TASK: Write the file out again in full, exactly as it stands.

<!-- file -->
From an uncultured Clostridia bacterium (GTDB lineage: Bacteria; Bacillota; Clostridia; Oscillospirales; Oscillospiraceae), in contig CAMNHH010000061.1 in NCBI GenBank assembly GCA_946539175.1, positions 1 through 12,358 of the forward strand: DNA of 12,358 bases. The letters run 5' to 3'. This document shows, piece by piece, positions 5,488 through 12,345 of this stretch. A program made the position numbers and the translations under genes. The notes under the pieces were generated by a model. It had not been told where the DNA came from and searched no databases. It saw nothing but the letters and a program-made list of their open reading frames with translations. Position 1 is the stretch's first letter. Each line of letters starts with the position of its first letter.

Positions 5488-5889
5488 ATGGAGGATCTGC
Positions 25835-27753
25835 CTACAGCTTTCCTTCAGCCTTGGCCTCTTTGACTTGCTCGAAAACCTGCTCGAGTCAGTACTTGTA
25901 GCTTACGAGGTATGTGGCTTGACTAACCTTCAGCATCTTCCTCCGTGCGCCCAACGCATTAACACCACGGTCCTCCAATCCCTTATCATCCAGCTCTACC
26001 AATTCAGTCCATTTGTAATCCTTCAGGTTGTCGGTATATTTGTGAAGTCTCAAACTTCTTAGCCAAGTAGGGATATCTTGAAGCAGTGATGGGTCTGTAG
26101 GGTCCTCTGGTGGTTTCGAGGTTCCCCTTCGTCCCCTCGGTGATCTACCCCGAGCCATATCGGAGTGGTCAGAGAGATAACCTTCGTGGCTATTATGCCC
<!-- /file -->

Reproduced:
From an uncultured Clostridia bacterium (GTDB lineage: Bacteria; Bacillota; Clostridia; Oscillospirales; Oscillospiraceae), in contig CAMNHH010000061.1 in NCBI GenBank assembly GCA_946539175.1, positions 1 through 12,358 of the forward strand: DNA of 12,358 bases. The letters run 5' to 3'. This document shows, piece by piece, positions 5,488 through 12,345 of this stretch. A program made the position numbers and the translations under genes. The notes under the pieces were generated by a model. It had not been told where the DNA came from and searched no databases. It saw nothing but the letters and a program-made list of their open reading frames with translations. Position 1 is the stretch's first letter. Each line of letters starts with the position of its first letter.

Positions 5488-5889
5488 ATGGAGGATCTGC
Positions 25835-27753
25835 CTACAGCTTTCCTTCAGCCTTGGCCTCTTTGACTTGCTCGAAAACCTGCTCGAGTCAGTACTTGTA
25901 GCTTACGAGGTATGTGGCTTGACTAACCTTCAGCATCTTCCTCCGTGCGCCCAACGCATTAACACCACGGTCCTCCAATCCCTTATCATCCAGCTCTACC
26001 AATTCAGTCCATTTGTAATCCTTCAGGTTGTCGGTATATTTGTGAAGTCTCAAACTTCTTAGCCAAGTAGGGATATCTTGAAGCAGTGATGGGTCTGTAG
26101 GGTCCTCTGGTGGTTTCGAGGTTCCCCTTCGTCCCCTCGGTGATCTACCCCGAGCCATATCGGAGTGGTCAGAGAGATAACCTTCGTGGCTATTATGCCC